But the tax side, as Johnson also noted, is in a bit of a mess and is vulnerable. Hammond hoped last year to tackle the tax gap between the self-employed and the employed by raising national insurance but had to admit defeat and, according to the Office for Budget Responsibility (OBR) the cost of these changing patterns of work will rise from £10bn to £15bn over the next five years.

Old reliables in the tax system like fuel duty are being allowed to wither on the vine. Not only has raising fuel duty apparently become impossible for any chancellor – for British politicians upsetting the motoring lobby is a bit like taking on the National Rifle Association in America – but the switch to alternative fuels will in any case erode this part of the tax base.

The biggest problem of all lies with income tax. Raising the personal allowance, the coalition policy enthusiastically maintained by this Tory government, takes increasing numbers of people out of tax every year. The result of this is a system even more skewed towards higher earners. This year, according to official figures, the top 1% of earners will account for 27.7% of income tax revenues, with the top 5% responsible for 48.1%.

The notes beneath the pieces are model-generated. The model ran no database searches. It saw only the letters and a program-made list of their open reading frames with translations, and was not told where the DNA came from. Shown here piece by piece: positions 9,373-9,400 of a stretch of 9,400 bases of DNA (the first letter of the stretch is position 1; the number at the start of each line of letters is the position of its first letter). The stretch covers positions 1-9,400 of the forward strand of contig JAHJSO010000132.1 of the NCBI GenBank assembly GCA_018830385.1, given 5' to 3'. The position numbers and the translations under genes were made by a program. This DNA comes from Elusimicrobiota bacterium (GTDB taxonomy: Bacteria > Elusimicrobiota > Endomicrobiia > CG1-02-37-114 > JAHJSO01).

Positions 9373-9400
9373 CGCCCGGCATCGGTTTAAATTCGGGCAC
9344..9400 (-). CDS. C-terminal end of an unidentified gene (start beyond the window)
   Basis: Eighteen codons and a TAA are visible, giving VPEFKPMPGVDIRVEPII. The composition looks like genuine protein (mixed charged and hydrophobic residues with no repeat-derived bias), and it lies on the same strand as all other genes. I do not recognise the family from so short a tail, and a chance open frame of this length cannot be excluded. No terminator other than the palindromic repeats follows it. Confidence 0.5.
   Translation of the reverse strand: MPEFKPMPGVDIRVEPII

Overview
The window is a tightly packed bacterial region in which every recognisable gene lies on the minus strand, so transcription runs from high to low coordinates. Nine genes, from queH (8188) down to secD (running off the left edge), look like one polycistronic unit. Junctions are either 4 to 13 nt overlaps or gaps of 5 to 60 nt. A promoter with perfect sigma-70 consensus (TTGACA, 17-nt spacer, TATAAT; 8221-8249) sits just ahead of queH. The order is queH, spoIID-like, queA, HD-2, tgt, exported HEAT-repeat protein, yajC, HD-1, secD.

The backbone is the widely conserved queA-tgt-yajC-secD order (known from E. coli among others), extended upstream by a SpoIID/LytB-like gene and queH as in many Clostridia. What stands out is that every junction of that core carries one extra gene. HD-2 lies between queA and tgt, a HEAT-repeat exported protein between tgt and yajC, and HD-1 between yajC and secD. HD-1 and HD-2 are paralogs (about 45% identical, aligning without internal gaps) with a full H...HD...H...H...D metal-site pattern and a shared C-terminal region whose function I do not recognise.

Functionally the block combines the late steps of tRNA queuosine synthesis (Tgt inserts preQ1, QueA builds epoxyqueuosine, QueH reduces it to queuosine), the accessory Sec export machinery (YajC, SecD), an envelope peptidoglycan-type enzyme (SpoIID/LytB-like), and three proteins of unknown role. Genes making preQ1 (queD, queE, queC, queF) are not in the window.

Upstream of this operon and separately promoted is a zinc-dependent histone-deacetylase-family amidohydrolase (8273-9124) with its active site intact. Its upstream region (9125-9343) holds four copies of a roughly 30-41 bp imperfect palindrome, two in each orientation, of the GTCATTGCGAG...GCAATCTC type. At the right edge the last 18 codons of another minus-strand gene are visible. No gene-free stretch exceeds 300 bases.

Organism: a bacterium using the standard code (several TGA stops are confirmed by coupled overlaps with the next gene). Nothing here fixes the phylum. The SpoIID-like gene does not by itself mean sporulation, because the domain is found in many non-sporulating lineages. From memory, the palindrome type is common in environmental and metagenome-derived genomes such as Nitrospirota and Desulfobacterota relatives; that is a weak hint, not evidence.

Lose some of these high earners, particularly from the City, to Frankfurt, Paris and Dublin and we will notice it. Combine Brexit with a Labour government led by Jeremy Corbyn and that trickle of lost revenue would turn into a flood.

There are, then, some serious issues about future tax revenues, even though lately they have held up well. There is also, as so often, a need for higher taxes to balance the books; £18bn of them by the mid-2020s if the government is to meet its target of eliminating the budget deficit (£45bn this year) by then.